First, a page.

The world's most expensive player and France's key player. Without him, France do not play as well and so far no one has proved capable of replacing him. Lemerre, who admires him more than any other player, will certainly use him from the start to secure two victories in the first two matches of the finals and rest him for the third if possible.
17-Emmanuel Petit (Chelsea)
France's most consistent player at the 1998 finals and the only one to play in all seven games, scoring their third goal against Brazil in the final. A tireless runner, he can help with the playmaking when Zidane is not there. His reading of the game is brilliant and his mental strength beyond question.
Patrick Vieira (Arsenal)
Since former captain Deschamps retired, Vieira has became the core of the French midfield. Physically outstanding, his self-discipline has improved after a rash of red cards last season. Considered one of the best in the world in his position, he has a good rapport with former Arsenal player Petit.
7-Claude Makelele (Real Madrid)
Has become a regular first choice at Real but failed to convince French coaches so far. Aime Jacquet left him out in 1998 and Lemerre has never given the impression of fully trusting him. A good technician, he is lightweight and finds it hard to survive when the game gets physically tough.
14-Alain Boghossian (Parma)
Back from another long injury layoff that put him out of Euro 2000. Reliable, physically strong, highly experienced and certainly very useful especially if France go all the way in the tournament, which will almost certainly be his last.
22-Johan Micoud (Parma)
Lemerre banked on him two years ago as Boghossian was injured but he had not picked him since. Inconsistent, he is capable of being brilliant or very poor.
12-Thierry Henry (Arsenal)
Enjoying a brilliant season at Arsenal and topped the premier league scorers. Extremely fast, he is a permanent danger for any defence, especially when there is space to run with the ball. At Arsenal, he has also learnt to play more for the team.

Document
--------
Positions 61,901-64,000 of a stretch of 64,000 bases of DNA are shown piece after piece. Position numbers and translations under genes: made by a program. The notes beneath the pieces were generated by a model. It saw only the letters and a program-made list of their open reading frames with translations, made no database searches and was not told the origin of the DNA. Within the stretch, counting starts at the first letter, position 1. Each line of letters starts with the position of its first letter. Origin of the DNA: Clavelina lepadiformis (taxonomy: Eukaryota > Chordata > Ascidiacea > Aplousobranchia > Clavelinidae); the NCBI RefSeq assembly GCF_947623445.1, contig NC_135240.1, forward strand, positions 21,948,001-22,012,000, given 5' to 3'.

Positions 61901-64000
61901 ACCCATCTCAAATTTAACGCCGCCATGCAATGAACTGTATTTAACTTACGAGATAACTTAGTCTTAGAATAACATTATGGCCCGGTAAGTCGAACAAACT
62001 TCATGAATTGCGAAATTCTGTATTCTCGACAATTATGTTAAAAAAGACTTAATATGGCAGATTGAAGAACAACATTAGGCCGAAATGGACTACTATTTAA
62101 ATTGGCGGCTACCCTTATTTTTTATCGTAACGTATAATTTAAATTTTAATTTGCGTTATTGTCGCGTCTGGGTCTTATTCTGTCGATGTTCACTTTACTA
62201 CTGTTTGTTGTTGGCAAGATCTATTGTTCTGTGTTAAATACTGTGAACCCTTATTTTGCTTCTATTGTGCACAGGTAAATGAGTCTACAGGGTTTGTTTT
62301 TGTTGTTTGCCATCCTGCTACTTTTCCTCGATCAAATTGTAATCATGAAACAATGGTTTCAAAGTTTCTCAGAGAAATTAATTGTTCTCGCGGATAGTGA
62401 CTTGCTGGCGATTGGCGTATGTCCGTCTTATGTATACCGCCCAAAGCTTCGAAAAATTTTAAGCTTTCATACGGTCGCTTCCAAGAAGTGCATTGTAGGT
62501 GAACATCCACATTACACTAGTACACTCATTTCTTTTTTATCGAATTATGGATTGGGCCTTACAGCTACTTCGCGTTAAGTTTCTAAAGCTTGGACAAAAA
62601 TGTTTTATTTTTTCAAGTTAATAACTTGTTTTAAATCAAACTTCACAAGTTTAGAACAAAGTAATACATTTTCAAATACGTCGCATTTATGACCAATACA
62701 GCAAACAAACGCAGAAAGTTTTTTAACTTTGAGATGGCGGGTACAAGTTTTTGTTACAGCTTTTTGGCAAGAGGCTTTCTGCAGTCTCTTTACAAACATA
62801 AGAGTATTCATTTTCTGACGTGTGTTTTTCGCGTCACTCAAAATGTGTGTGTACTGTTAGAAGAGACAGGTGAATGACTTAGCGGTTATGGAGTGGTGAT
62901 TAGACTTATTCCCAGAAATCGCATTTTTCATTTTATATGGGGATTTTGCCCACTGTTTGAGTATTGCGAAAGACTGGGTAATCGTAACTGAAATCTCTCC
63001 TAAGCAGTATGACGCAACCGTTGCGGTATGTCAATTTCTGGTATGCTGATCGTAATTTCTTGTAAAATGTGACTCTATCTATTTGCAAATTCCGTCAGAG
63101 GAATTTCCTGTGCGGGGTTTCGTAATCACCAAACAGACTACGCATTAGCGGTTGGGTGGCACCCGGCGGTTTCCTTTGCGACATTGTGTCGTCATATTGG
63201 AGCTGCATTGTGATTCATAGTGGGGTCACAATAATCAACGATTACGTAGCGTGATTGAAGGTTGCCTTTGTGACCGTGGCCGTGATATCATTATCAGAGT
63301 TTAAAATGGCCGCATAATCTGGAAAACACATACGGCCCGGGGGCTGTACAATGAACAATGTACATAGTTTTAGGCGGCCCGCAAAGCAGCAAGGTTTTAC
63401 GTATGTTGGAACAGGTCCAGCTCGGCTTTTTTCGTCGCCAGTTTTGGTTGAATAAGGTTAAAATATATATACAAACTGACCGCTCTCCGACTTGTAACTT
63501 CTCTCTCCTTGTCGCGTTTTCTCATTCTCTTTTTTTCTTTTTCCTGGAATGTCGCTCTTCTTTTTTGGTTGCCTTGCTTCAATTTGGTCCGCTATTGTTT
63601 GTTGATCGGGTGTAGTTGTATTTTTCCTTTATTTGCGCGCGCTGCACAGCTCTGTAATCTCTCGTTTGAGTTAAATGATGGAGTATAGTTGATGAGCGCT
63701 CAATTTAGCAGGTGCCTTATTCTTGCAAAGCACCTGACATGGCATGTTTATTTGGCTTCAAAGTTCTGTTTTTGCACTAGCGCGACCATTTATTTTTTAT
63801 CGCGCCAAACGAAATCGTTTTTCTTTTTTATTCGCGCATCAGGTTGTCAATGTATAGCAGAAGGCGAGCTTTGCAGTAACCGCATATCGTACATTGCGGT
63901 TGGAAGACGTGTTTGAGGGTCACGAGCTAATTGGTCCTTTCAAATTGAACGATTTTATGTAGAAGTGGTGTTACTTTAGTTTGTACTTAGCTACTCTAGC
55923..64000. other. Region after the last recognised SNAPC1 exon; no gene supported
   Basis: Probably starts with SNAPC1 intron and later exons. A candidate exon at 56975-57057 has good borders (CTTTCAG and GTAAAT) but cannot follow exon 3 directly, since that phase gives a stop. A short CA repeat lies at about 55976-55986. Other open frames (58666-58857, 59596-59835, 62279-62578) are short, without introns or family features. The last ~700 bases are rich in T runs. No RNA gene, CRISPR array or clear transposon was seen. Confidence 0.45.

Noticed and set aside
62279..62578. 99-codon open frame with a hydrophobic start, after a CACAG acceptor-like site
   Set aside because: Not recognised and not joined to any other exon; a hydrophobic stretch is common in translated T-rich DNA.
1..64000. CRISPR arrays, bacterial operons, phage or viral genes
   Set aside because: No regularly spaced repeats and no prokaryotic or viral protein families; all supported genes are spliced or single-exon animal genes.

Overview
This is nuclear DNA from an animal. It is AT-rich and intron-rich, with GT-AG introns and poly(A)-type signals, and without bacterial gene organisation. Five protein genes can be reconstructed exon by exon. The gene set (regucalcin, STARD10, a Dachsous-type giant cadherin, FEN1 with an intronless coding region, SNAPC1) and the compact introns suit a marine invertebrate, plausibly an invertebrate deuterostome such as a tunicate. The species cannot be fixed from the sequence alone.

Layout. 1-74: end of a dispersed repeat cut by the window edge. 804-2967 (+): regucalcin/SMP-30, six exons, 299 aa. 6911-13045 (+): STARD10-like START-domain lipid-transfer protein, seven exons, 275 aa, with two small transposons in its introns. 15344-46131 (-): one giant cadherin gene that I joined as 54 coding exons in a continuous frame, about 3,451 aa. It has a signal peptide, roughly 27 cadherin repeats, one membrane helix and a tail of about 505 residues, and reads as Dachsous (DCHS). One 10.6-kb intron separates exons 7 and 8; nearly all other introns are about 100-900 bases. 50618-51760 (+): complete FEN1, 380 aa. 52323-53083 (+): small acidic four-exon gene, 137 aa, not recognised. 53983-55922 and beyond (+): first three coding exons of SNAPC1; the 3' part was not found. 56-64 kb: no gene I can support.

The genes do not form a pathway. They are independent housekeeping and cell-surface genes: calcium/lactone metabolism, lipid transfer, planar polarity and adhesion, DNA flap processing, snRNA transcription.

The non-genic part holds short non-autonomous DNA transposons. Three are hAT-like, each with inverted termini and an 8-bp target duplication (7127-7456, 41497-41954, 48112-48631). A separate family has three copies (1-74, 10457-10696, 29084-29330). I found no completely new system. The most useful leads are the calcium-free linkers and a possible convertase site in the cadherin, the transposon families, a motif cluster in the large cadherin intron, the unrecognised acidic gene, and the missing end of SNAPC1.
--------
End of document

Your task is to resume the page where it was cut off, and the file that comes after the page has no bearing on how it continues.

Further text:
20-David Trezeguet (Juventus)
Typical goalscorer who rarely misses the target when he is inside the box. Given Lemerre's reluctance to play him from the start, he is an ideal substitute. Came on to score the golden goal winner against Italy in the Euro 2000 final.
11-Sylvain Wiltord (Arsenal)
Though Lemerre and club boss Arsene Wenger prefer to use him as a 'super sub', Wiltord has proved at Arsenal he can score at any time. A fast winger, the former Bordeaux striker is an excellent dribbler and has real fire power in his left foot, netting the equaliser against Italy in the Euro 2000 final.
9-Djibril Cisse (AJ Auxerre)
A goaltaker for the under-21s, he has only had one chance to prove himself with the senior team so far.
21-Christophe Dugarry (Girondins Bordeaux)
The player France fans love to hate, his name cannot be mentioned in a French stadium without being booed. Strongly built, his role is mainly to wear out the defence physically during the first half and create more room for his team-mates during the second. Often injured, his chances will depend on his shape in the weeks before the finals.
6-Youri Djorkaeff (Bolton Wanderers)
France's highest goalscorer still playing but only just made it to the finals. Mid-season move from Kaiserslautern, where he was at odds with coach Andreas Brehme who left him on the bench, to Bolton has helped him bounce back. Lemerre keeps a benevolent eye on him, knowing he can still be a match winner